Doing their part: Billy Don and Mary Jane Clark of St. Paul Parish in Electra exemplify that rural parishes flourish with parishioners’ stewardship
It could be a form of nearsightedness. After being so involved at St. Paul Parish in Electra for more than 50 years, Mary Jane Clark can’t see what others see clearly: the service that she and her husband, Billy Don, contribute to the parish is worth noting.
She’s quick to deflect any recognition for their stewardship at the rural parish just south of the Oklahoma border.
She said, “St. Paul is a very small parish. It takes all of us. The people at St. Paul all have a job. Everyone contributes. It’s not just one person or one family. Everybody has to do their part.”
Mary Jane’s part includes serving on the pastoral advisory council and bereavement committee; being a reader; helping with religious education, sacramental preparation, and vacation Bible school; and coordinating snacks for the school kids.
What she’s given to the church, she’s gotten back “multiple times,” she said.
Her most fulfilling service is bringing the Eucharist to the sick and homebound of the parish. “It’s a very interesting, very rewarding ministry. The one thing they all have in common is they’re just very, very appreciative,” explained the retired teacher, who shares the devotion to the Eucharist.
Her husband is just as involved in the parish. Like his wife, Billy Don serves on the bereavement committee and the pastoral advisory council, adding the council is “a really small group, and anyone who wants to attend is welcome.”
He chairs the parish finance council and is a reader at Mass.
“We’re a small parish. We all have to pitch in. If we don’t pitch in, we don’t have a parish,” he said.
Father Joseph Moreno, pastor of St. Paul as well as St. Jude Thaddeus Parish in Burkburnett and Christ the King Parish in Iowa Park, explained the necessity of parishioner participation. He said, “In small parishes, especially because they are rural, we would not be able to manage without them.”
The time and attention of the pastor is sometimes stretched thin between the three parishes. He said, “I spent 30 years in corporate management before I went to seminary, and I learned to surround yourself with people who have the skills and abilities you don’t have. They have the ability to be there — people who can take care of things, who have ownership in the parish.”
The Clarks, Fr. Moreno said, “are my ‘go-to’ people when something needs to be done.”
Billy Don is a great liaison between the pastor and the community, according to Fr. Moreno. “He knows people.”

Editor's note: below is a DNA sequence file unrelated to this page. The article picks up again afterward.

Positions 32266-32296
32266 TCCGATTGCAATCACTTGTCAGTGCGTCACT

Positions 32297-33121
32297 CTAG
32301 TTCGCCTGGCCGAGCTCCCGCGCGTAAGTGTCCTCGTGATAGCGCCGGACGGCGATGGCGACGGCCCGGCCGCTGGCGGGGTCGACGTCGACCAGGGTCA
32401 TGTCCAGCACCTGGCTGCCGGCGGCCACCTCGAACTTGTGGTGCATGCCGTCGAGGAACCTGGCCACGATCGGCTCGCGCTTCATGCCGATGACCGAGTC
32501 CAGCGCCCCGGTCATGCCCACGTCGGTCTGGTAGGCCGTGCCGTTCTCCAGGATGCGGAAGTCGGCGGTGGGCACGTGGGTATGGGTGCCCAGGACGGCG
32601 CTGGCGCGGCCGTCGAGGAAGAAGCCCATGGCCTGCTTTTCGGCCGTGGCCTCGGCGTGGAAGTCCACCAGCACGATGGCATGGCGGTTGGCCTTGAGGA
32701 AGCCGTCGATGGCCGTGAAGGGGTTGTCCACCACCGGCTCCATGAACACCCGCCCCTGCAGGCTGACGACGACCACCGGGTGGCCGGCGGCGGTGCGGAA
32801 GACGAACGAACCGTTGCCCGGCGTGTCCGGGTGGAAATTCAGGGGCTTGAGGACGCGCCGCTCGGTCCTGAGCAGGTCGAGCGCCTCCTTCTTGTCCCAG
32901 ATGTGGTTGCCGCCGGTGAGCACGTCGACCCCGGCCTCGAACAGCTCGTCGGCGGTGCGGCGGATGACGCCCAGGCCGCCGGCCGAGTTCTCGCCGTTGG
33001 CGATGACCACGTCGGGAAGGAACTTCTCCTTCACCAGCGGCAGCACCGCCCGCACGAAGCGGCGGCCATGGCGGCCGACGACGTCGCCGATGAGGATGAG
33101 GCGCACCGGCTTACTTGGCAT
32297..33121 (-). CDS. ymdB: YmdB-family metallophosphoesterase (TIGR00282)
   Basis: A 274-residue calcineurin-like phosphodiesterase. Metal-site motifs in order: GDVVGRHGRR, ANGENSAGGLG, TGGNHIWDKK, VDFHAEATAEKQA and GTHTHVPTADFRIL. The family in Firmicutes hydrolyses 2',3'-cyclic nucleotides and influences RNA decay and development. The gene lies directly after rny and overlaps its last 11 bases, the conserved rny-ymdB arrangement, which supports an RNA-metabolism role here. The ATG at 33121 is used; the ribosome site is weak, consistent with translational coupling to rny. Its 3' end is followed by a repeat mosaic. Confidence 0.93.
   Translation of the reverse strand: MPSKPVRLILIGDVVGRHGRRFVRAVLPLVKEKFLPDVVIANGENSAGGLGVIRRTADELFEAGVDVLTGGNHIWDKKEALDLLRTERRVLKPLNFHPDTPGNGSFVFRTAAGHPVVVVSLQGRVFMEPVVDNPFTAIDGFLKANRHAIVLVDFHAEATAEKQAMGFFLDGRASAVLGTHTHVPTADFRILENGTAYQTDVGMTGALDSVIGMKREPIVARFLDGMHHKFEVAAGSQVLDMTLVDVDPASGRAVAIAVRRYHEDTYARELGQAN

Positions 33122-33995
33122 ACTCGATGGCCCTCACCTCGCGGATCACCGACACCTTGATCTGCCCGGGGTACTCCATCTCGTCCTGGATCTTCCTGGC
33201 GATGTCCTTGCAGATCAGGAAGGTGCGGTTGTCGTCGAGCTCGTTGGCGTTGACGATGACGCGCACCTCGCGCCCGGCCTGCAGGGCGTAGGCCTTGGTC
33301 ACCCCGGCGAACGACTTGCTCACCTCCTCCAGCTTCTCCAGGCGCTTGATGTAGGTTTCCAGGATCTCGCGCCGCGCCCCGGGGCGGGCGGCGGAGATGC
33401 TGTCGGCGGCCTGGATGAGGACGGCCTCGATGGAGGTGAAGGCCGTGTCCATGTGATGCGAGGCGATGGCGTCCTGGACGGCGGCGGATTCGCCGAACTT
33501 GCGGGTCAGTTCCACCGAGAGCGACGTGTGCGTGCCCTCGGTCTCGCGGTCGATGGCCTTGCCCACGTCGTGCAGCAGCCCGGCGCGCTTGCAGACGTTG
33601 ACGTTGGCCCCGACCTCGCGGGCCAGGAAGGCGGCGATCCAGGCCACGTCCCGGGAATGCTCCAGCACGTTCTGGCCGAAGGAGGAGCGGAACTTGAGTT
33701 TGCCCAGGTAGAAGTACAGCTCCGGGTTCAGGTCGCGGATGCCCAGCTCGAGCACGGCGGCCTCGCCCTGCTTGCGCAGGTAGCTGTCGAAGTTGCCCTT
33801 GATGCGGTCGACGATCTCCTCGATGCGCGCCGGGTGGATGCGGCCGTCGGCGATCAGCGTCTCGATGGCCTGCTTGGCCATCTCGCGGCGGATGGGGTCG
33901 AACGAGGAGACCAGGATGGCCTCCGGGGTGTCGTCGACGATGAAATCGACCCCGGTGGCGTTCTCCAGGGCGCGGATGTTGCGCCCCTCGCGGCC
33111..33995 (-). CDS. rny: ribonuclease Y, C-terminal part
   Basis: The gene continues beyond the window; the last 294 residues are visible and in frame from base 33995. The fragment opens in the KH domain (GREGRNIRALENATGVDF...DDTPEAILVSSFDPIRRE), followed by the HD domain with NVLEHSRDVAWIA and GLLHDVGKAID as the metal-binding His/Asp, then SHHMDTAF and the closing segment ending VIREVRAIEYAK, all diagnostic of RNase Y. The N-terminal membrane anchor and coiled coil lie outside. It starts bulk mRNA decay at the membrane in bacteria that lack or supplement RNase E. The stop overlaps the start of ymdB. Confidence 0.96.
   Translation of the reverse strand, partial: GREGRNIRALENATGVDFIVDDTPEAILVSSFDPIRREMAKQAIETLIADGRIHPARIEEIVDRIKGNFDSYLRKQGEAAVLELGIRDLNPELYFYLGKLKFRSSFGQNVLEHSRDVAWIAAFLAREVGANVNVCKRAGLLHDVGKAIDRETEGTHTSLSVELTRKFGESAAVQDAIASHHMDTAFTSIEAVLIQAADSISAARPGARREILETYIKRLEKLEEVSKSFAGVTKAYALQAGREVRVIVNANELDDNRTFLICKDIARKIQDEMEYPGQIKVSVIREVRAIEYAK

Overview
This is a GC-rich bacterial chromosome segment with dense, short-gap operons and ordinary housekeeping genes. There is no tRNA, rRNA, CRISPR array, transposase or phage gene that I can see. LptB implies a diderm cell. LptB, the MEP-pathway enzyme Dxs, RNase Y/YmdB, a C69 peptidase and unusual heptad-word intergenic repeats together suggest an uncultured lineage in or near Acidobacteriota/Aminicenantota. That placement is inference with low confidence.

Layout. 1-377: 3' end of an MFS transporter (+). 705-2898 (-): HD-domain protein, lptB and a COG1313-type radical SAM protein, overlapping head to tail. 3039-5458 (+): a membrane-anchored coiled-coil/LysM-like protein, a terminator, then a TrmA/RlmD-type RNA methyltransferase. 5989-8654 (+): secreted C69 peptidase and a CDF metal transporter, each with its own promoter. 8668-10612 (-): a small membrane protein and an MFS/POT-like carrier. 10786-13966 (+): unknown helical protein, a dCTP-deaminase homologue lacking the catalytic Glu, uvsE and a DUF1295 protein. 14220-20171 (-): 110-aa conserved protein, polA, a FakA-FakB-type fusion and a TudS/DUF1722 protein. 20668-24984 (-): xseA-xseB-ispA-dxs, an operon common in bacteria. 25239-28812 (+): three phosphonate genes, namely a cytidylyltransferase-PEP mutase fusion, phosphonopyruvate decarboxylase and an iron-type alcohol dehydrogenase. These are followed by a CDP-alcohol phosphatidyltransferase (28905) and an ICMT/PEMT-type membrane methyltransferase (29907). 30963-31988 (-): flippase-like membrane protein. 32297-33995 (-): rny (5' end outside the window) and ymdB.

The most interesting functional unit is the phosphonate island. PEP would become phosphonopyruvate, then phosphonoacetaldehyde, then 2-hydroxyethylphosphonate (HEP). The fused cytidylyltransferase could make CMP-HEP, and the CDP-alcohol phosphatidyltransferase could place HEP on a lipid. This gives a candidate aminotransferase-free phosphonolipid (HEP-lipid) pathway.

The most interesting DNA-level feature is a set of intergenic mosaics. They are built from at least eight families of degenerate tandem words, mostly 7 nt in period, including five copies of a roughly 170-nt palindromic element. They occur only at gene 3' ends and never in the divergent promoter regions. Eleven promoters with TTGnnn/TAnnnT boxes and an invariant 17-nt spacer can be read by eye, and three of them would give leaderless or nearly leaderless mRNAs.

Electra’s population is less than 3,000, and it’s likely Billy Don knows almost everyone. He spent 40 years as a librarian, teacher, and administrator at Electra High School and has a long record of community volunteering.
He has been on the Board of Directors of the Electra Hospital District for more than 40 years. He serves on the Nortex Regional Planning Commission and is a former chair of the Electra Public Library Advisory Board.
Fr. Moreno nominated the couple for the Light of Christ Awards, an honor the Advancement Foundation for the Catholic Diocese of Fort Worth created to recognize individuals and couples for their service to their parish.
Pastors of each parish were invited to nominate an individual or couple who exemplifies the four pillars of Christian stewardship: prayer, hospitality, formation, and service.
The Advancement Foundation hosted the second annual Light of Christ Awards on June 24 at Holy Family Parish in Fort Worth. At the ceremony, 47 individuals or couples were presented with certificates in appreciation of their stewardship.
Clint Weber, president of the Advancement Foundation, said Light of Christ award winners “exemplify the light of Christ through your lives of Christian stewardship and leadership and live out your baptismal call in an extraordinary way, using your God-given gifts, and deepen the life of the Church through your service in the parish, through your discipleship, embracing stewardship as a way of life.”
Mary Jane said, “We’re stewards. We are given these things, but they are not ours. They are ours to share. That’s what I feel like I’ve been called to do. It’s not that we have that much, but we have been blessed.”
Lessons in generosity came early in life from her father. She recalled, “I was brought up with the attitude of ‘This is what you’re here for, and you can’t out-give the Lord.’”
The Clarks say stewardship is not a sacrifice, but an investment in the future of the parish and a remembrance of the faithful German Catholics who built a church and school in the nearby German farming community of Mount Carmel in 1907.
Billy Don, who entered the Church after they married, said, “It’s very important to me that we have a Catholic presence in our community. It was founded by people who were very, very strong in their faith. I feel like I owe it to those people to maintain what they started.
“It’s important that others can see our faith and see what it’s like and see how we practice,” he continued.
Mary Jane appreciates the closeness of the small parish of about 100 faithful. “We know everybody. We’re human, and we have our shortcomings, and we have our talents and gifts, but it’s a family.”
Fr. Moreno extended the family comparison, referring to the couple affectionately as the “grandparents of the parish.”
He said the Clarks “treat the parish like it’s their home,” greeting each person with a smile and a kind word. Like so many others in parishes across the diocese, they do their part to live and share their faith for this generation and the next.